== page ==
Film: God for sale,
Cast: Kunchacko Boban, Suraj Venjaramoodu, Anumol
Director: BABU JANARDHANAN
Things fall apart in Babu Janardhanan’s latest flick ‘God for Sale: Daivam Vilppanakku’. Though the title of the movie makes you believe that the film is about gods and god men, it turns out to be a stale drama of a man who searches for his own identity. Untimely mention of historical events, misusing the liberty of a writer, the monotonous monologue of the protagonist, dwarfing of some characters and wandering away from the crux are some of the unforgivable mistakes made by the creators of this movie.
The film opens with the arrest of Poornananda Swami (Kunchacko Boban) who is accused of child sacrifice. His story slowly unravels through him and his brother (Suraj Venjaramoodu). The story unwinds in Attingal village of the 1970s. Kamalasanan Pillai (Suraj Venjaramoodu), a tailor, meets a Swami in front of his tailor shop. Surprised by his prowess, he invites him to his house and starts an Ashram adjacent to his house. Days pass by and the Ashram starts drawing devotees. But then comes a twist in the tale, when Pillai is found dead under dubious circumstances.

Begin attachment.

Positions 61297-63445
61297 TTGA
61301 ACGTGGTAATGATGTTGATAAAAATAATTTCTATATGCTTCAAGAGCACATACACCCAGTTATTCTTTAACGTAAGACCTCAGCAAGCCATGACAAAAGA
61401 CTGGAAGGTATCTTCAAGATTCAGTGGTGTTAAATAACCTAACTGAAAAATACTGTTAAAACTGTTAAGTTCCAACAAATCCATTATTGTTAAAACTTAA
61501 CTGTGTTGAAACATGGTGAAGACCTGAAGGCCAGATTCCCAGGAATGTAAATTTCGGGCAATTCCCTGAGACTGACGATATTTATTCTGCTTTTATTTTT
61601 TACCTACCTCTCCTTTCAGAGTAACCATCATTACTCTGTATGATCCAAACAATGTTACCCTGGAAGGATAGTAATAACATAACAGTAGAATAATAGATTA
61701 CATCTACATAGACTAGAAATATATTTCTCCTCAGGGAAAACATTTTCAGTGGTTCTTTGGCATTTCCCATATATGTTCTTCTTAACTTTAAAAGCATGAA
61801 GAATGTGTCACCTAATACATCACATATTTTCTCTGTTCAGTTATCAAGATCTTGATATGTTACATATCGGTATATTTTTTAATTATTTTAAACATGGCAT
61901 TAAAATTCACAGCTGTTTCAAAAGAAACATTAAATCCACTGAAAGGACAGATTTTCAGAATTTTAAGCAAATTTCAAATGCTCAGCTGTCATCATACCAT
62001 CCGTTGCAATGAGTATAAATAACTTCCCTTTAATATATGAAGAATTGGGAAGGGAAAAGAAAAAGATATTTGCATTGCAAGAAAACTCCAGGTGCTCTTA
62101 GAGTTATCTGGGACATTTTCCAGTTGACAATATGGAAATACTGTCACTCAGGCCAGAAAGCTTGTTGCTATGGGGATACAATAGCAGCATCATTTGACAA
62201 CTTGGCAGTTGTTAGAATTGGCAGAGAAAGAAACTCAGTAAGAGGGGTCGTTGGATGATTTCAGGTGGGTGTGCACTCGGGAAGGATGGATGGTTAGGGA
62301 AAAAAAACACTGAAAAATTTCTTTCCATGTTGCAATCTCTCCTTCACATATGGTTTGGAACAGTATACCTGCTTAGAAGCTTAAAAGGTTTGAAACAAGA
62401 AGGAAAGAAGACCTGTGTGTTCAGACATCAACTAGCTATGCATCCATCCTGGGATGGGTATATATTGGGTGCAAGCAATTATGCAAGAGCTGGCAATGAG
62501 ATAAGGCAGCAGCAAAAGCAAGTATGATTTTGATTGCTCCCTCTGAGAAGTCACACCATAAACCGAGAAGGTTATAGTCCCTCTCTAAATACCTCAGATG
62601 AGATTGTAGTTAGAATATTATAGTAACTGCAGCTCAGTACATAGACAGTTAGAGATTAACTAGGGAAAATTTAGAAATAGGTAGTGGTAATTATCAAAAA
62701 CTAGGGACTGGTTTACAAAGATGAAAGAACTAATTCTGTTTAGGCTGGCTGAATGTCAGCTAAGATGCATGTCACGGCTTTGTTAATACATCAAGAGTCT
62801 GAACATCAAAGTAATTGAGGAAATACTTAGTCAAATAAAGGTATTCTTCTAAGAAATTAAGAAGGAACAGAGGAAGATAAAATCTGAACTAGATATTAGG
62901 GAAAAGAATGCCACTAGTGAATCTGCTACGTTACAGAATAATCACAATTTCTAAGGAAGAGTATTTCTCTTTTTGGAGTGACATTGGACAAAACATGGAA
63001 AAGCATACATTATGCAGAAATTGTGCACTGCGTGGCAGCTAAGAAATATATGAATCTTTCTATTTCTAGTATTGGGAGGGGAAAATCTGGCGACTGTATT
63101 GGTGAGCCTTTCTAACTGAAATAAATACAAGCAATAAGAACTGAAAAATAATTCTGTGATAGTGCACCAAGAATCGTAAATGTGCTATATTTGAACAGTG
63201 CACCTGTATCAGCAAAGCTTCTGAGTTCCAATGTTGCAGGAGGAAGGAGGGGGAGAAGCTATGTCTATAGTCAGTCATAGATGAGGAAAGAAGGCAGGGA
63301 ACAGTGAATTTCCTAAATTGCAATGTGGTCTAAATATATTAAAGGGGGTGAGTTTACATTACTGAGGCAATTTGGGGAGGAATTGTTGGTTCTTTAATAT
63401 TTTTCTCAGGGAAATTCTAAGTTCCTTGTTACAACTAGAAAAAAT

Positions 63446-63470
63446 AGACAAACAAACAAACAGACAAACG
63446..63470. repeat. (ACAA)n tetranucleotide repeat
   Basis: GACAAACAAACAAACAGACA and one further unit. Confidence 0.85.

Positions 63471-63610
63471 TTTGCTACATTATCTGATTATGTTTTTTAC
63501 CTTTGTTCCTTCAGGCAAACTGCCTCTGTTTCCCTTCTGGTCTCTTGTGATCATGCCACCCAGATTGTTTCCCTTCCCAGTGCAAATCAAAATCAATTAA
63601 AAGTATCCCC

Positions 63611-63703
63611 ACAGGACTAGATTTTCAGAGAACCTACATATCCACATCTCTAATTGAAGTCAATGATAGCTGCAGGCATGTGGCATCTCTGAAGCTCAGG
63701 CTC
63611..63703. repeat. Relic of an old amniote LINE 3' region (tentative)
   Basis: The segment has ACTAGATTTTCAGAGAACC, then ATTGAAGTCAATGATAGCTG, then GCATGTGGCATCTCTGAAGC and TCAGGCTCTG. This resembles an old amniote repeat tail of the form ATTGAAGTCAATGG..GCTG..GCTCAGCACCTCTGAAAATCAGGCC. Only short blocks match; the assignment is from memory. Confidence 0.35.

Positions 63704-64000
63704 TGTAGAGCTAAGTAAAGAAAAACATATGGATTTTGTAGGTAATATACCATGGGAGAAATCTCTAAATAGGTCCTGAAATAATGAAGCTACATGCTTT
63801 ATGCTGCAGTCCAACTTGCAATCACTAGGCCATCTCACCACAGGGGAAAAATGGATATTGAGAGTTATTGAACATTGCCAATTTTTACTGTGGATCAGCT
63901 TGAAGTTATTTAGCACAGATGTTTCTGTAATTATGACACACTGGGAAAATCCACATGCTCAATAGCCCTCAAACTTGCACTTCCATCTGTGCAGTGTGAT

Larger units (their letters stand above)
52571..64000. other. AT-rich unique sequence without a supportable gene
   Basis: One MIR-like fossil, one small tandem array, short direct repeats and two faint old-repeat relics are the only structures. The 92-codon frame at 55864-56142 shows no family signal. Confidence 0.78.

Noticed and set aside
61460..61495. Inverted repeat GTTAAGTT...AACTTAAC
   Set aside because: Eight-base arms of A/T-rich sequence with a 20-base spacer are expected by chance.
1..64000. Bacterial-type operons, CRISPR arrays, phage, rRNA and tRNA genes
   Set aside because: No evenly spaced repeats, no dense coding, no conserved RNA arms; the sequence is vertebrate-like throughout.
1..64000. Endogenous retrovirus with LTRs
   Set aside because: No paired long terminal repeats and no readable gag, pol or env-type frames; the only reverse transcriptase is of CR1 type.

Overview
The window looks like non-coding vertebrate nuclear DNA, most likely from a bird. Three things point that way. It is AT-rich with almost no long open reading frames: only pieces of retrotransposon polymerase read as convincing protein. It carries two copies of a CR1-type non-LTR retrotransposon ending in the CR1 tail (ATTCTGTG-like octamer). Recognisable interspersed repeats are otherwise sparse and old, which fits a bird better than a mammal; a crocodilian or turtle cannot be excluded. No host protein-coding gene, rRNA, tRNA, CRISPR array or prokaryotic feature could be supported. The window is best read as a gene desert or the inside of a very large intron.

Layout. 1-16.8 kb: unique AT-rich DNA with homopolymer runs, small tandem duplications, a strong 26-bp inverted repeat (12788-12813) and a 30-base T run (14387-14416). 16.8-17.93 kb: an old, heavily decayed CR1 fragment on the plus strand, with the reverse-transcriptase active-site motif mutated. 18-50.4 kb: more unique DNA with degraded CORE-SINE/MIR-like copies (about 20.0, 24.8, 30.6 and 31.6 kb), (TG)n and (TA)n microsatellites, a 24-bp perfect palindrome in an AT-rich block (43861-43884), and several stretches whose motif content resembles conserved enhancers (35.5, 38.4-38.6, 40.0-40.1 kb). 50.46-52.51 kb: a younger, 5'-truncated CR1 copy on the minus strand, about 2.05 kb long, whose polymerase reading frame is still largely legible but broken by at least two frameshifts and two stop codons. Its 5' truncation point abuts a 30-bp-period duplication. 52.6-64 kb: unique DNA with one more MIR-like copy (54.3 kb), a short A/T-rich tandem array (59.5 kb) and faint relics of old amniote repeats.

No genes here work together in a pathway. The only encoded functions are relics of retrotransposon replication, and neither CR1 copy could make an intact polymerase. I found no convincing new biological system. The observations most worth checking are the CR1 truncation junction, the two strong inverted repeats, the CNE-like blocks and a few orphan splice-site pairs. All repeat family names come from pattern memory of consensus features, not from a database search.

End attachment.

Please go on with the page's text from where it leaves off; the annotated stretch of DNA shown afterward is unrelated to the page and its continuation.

From there, the plot shifts to 1990s. Prasannan (Kunchacko Boban), son of Kamalasanan Pillai, is now a hardworking daily wage labourer. Kamala (Jyothi Krishna), a mason like him was his lover. Without any cue and adding to the utter confusion of the audience, the backdrop changes and suddenly the protagonist is seen as a brilliant law student in a prominent college. Shoving his philosophy to the back burner, he turns out to be a zealous communist from an ardent RSS activist.
As time flies, he ties the knot with a woman from an affluent family. The marriage lands him in peril and leaves him an alcholic. His emotional downfall once again shakes his belief and from atheist he becomes an evangelist. Though not impressive the movie has more surprises thereafter.
Apart from a tricky title, the film lacks everything, most importantly a well carved script. In his avatar as a godman, Kunchacko Boban fails to make his mark. The regional dialect fails miserably and adds hardly any value to the film. The forward-backward narration style is not at all impressive. It is unfortunate that the director could not tap the potential of veteran actor Thilakan in the movie which was his last. His character Comrade Vareethu loses its significance in the overflow of unwanted incidents. When the movie concludes you will lament the other nice things which could have been done in 2 hours and 15 minutes you wasted on it.